- Reduced company costs: Studies show that the average cost for replacing an employee is about 6 to 9 months’ salary, so understanding retention rates can reduce overall turnover costs.
- Increased employee productivity: The longer employees stay at your company, the more productive they become. A high annual turnover rate can lead to reduced efficiency and lower productivity.
- Improved employee engagement: Analyzing your average employee retention rate allows you to improve employee engagement, such as building a more positive company culture and increasing employee morale.
Looking at internal data and comparing retention rates allows you to make smarter strategic moves ahead of time to make your organization more successful. While some turnover is inevitable, the more engaged employees you have, the less likely they will be to leave your company.
How to calculate your employee retention rate
Employee retention rate calculations provide you with a point of reference when determining how your organization compares to others. That’s why calculating it should be a regular exercise to see where you stand during a period of time, whether that be on a monthly or quarterly basis.
Several different formulas can calculate employee retention rate, but the basic formula is below:
(# of employees at the end of a set time period / # of employees at the start of a set time period) x 100 = retention rate percentage.
The following table shows an example of the simple formula in practice:
# of employees at the end of a month
# of employees at the beginning of a month
# of employees at the end of a month/ # of employees at the beginning of a month
Retention rate percentage
When calculating your employee retention rate, it’s important to outline a timeframe that you would like to measure so you can easily compare it to future data of the same timeframe.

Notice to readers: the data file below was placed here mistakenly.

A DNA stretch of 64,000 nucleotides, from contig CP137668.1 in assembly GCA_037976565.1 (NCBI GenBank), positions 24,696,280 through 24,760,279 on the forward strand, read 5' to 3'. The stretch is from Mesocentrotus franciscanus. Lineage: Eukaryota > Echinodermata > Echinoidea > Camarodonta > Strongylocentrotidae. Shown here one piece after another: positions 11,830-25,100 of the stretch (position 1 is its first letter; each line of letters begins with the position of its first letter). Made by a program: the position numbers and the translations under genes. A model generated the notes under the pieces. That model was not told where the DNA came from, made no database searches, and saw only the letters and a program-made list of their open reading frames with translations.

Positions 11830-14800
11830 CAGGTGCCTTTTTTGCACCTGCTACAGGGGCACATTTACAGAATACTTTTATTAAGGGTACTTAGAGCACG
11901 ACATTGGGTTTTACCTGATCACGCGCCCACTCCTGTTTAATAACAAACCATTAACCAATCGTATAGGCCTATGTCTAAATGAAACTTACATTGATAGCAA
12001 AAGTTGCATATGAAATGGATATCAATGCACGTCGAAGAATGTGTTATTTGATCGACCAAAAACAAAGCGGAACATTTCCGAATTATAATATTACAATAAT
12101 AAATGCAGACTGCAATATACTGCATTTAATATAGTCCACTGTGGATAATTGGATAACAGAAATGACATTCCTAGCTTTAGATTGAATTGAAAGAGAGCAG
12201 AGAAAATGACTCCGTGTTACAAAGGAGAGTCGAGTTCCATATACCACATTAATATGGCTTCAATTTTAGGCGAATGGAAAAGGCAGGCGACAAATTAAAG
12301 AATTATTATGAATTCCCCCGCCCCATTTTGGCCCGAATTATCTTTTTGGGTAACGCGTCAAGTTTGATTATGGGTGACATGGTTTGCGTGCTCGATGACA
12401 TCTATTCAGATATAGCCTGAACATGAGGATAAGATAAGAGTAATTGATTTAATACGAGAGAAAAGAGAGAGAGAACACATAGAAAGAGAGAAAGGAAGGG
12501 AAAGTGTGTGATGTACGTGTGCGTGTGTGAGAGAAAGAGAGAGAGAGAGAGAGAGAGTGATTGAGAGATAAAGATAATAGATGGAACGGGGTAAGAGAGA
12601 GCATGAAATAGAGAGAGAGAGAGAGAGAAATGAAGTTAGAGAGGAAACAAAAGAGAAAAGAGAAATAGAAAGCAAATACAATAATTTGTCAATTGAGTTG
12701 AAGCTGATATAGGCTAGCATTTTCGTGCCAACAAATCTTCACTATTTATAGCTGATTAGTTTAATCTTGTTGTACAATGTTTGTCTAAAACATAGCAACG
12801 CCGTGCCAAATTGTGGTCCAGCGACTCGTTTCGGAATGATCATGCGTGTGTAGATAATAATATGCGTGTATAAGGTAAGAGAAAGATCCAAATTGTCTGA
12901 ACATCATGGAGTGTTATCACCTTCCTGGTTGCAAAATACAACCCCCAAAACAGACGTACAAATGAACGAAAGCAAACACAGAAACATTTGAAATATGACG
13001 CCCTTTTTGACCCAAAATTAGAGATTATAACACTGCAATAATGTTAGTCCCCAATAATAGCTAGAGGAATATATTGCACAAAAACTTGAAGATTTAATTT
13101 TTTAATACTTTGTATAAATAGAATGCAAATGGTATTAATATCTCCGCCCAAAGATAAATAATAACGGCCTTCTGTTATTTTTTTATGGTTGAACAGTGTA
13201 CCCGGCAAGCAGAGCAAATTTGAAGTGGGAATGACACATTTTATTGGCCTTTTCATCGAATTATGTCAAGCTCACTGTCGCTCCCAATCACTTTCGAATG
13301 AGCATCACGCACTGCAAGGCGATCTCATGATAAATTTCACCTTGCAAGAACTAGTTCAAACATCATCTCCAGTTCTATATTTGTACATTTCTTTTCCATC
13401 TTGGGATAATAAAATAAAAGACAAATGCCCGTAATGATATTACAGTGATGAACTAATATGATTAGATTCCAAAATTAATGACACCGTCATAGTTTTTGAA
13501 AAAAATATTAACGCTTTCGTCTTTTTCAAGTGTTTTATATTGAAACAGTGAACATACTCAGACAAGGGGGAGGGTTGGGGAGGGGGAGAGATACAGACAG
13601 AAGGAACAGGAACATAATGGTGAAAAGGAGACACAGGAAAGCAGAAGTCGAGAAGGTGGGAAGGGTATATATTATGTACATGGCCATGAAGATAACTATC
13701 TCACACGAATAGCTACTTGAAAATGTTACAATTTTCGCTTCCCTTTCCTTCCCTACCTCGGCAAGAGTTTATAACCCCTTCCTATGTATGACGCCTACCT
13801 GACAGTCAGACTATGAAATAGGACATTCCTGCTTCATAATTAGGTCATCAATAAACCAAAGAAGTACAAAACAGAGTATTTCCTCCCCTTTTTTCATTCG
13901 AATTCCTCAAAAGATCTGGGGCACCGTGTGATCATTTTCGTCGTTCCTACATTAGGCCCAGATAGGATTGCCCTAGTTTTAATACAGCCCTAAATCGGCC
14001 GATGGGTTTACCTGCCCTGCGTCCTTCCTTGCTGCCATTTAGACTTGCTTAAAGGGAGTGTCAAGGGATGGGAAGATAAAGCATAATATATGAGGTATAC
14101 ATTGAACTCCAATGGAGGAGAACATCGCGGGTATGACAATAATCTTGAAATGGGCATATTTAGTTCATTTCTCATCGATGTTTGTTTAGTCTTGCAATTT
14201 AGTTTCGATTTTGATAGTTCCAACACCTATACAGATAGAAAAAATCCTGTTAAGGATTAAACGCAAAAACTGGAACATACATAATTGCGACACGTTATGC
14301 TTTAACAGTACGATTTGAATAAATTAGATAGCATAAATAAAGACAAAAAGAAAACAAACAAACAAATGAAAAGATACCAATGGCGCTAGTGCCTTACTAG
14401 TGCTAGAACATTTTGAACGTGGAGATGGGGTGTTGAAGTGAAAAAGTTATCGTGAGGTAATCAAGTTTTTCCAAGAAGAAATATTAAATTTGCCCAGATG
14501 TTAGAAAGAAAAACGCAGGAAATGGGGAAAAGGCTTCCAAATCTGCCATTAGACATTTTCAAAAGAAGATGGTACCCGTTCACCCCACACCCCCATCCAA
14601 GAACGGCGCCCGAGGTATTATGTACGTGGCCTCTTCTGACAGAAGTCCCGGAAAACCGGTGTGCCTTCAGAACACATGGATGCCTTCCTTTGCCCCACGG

You may also want to separate your calculations by voluntary and involuntary turnover. This allows you to compare terminated employee data to the percentage of people who left your organization by choice and factor that into your retention strategy.
What is a good employee retention rate?
Generally, employee retention rates of 90% or higher are considered good, meaning a company should aim for an average employee turnover rate of 10% or less. In 2021, the average retention rate was around 52.8%2, but the individual rate varies by industry and sector.
Industries with the highest retention rates include government, finance, insurance, and education, while the lowest rates are in the food, retail, and hospitality industry.
However, a very high retention rate, like 99%, may not always be good either. Some turnover is helpful to carve out career paths for high-performing employees within the organization or to bring in external talent.
You may also want to terminate low-performing or average employees through voluntary turnover to make your company more productive and efficient.
Best practices to improve your employee retention rate